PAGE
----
Seven-stringed Qin (Chinese Musical Instrument)

Details

Seven-stringed Qin (Chinese Musical Instrument)

Tang Dynasty

Tang dynasty, dated 724

Lacquered wood

長109.8 幅17.0

1張

National Treasure

This is a seven-stringed instrument called a qin that was made in Tang China and brought to Japan during the Nara period in the 8th century. It is made of paulownia wood coated in black lacquer. The Japanese koto is an instrument with 13 strings, each of which has its own bridge, limiting each string to one note. With the qin however, the strings are pressed down with the fingers in different locations, making each string capable of producing a range of sounds. Embedded in the fingerboard of this qin are thirteen round pieces of shell that indicate where the strings are to be depressed. The piece that protrudes from one end is where the strings would be passed through and anchored, while the underside of the instrument has two sound holes that run parallel to the strings.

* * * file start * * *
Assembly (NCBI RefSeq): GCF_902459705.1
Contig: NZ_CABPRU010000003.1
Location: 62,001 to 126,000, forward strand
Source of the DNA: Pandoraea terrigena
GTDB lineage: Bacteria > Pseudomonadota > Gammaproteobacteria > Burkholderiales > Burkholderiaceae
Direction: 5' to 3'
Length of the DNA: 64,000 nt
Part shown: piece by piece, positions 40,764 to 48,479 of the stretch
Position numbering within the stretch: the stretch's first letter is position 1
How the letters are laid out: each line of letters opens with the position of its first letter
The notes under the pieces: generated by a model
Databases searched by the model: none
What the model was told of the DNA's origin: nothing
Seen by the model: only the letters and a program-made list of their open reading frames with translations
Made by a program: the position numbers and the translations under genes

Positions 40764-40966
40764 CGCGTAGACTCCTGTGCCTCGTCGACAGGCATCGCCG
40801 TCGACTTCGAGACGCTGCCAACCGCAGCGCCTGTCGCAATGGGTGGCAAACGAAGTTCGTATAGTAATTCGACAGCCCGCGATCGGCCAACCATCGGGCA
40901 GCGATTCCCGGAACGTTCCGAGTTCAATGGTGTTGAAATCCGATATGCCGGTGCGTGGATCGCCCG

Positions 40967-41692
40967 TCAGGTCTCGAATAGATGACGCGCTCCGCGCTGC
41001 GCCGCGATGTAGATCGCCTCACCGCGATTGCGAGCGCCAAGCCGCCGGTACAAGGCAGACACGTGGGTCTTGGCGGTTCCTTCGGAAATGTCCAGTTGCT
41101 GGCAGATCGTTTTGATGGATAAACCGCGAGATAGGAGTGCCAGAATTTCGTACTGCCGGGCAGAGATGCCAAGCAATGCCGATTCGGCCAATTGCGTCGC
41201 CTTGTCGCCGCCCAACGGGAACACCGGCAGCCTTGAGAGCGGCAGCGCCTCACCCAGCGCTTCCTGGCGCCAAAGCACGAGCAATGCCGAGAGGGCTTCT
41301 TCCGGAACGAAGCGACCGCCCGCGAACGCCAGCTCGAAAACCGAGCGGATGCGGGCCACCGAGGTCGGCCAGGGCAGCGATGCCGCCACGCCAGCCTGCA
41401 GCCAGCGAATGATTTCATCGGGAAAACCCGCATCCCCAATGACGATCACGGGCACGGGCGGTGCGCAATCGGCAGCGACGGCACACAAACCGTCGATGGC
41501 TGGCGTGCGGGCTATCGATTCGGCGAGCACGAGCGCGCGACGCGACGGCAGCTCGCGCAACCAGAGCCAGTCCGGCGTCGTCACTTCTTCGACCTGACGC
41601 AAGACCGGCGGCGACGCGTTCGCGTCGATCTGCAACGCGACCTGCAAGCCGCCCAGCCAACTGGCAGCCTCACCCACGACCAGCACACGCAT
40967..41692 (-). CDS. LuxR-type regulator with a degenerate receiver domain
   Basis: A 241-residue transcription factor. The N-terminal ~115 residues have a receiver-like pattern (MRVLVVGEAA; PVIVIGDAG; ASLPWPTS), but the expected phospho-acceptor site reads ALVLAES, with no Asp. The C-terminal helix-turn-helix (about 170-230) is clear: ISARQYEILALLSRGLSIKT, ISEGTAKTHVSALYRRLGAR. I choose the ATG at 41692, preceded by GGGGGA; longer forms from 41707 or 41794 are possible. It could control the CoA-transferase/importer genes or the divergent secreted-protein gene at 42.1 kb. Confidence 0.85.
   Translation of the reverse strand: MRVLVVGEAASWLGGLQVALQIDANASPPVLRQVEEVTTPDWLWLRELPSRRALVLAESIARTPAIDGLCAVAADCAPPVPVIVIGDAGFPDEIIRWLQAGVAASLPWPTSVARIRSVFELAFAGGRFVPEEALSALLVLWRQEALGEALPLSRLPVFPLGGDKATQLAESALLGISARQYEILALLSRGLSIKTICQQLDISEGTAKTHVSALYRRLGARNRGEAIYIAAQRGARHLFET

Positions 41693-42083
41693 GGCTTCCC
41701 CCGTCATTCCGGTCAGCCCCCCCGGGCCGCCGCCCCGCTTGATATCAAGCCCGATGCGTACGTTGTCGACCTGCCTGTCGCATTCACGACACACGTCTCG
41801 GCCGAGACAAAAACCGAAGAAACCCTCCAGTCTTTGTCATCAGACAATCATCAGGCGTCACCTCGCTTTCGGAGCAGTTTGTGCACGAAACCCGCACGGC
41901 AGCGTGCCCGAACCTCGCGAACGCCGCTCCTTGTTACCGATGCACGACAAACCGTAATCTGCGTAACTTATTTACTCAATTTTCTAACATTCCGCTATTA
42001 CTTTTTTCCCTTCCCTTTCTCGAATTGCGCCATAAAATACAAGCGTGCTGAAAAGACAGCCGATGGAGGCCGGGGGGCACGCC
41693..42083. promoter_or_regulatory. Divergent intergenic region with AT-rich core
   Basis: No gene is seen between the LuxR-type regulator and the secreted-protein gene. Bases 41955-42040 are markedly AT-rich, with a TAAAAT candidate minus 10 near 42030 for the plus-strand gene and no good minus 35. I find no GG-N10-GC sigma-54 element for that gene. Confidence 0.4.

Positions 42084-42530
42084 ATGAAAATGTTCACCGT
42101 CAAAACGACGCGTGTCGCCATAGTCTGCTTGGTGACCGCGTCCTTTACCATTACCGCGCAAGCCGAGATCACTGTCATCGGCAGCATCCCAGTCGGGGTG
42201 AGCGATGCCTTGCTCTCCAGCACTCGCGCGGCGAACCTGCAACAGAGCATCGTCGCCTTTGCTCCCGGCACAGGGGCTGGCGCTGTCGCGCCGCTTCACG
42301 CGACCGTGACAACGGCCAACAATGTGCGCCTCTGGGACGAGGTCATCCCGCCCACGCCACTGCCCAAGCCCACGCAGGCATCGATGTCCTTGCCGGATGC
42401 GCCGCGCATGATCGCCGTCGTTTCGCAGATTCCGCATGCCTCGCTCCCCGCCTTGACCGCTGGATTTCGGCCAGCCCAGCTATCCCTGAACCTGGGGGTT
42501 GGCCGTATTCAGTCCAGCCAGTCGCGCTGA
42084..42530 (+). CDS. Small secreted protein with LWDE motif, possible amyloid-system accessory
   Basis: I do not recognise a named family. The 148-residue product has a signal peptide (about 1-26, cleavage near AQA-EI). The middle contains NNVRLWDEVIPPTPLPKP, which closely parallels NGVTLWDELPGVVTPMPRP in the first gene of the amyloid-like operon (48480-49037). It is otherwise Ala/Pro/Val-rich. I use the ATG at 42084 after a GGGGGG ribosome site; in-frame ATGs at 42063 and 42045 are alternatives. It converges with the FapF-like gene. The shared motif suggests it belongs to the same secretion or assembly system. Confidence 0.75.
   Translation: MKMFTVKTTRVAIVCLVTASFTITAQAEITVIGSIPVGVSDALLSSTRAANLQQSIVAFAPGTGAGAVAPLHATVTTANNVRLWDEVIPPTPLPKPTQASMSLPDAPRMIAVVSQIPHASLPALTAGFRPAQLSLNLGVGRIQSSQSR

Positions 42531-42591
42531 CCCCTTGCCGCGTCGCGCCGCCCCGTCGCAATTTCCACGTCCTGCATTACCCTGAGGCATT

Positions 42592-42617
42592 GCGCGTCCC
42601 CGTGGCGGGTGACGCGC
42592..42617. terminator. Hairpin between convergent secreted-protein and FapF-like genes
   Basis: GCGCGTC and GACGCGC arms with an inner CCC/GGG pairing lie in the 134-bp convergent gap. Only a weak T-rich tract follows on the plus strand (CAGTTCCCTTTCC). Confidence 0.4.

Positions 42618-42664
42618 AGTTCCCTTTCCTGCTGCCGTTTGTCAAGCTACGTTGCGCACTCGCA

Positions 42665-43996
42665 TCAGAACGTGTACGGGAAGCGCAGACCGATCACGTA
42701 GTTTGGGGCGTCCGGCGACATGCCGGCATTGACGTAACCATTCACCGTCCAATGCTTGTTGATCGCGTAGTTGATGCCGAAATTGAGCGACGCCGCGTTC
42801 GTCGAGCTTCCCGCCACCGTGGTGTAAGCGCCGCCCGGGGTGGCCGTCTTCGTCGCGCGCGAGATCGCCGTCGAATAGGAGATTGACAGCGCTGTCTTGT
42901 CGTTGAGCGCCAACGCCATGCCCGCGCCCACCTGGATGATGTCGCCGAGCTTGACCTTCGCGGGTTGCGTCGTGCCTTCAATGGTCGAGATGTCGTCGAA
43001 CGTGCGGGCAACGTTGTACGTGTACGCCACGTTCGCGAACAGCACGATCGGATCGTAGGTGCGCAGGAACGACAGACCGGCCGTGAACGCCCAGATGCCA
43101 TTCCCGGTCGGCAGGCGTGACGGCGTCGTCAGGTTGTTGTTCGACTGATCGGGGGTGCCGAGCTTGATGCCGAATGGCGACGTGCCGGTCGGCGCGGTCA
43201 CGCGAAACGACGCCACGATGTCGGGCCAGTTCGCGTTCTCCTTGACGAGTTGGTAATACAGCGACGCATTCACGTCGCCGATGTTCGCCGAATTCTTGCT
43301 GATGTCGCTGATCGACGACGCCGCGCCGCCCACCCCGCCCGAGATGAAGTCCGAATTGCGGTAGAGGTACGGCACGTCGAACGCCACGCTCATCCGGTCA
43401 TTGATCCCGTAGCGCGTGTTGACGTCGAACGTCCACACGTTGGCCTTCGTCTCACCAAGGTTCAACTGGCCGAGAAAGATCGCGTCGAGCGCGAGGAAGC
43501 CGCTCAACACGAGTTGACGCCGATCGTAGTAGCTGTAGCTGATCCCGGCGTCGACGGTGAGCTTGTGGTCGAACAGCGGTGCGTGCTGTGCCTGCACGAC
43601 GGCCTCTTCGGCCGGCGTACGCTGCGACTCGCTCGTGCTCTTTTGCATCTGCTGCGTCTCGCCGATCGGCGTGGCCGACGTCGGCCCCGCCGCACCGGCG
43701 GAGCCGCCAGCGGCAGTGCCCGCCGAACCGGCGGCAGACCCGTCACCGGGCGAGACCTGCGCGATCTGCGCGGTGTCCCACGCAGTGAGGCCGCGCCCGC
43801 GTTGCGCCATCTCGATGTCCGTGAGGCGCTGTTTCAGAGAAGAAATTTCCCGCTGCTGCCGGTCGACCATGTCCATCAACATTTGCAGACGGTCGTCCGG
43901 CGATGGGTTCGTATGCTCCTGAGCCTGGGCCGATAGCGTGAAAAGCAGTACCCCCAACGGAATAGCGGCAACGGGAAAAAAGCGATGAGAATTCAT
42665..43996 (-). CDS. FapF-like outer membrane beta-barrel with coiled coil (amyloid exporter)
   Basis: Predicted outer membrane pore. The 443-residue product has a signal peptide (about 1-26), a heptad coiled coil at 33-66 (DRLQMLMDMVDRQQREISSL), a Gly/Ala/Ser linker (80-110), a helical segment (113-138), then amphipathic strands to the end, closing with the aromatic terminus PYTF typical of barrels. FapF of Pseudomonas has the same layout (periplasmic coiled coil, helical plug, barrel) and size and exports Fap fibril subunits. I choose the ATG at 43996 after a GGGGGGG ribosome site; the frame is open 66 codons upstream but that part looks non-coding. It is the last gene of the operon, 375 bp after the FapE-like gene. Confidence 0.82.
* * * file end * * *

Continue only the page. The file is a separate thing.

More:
Inside the hollow body is an inscription in ink noting that the instrument was made near what is now Chengdu in Sichuan province in 724, when Emperor Xuanzong ruled Tang China. It is the oldest qin in the world for which both the time and place of manufacture are known, and so holds an extremely important place in the history of East Asian music.

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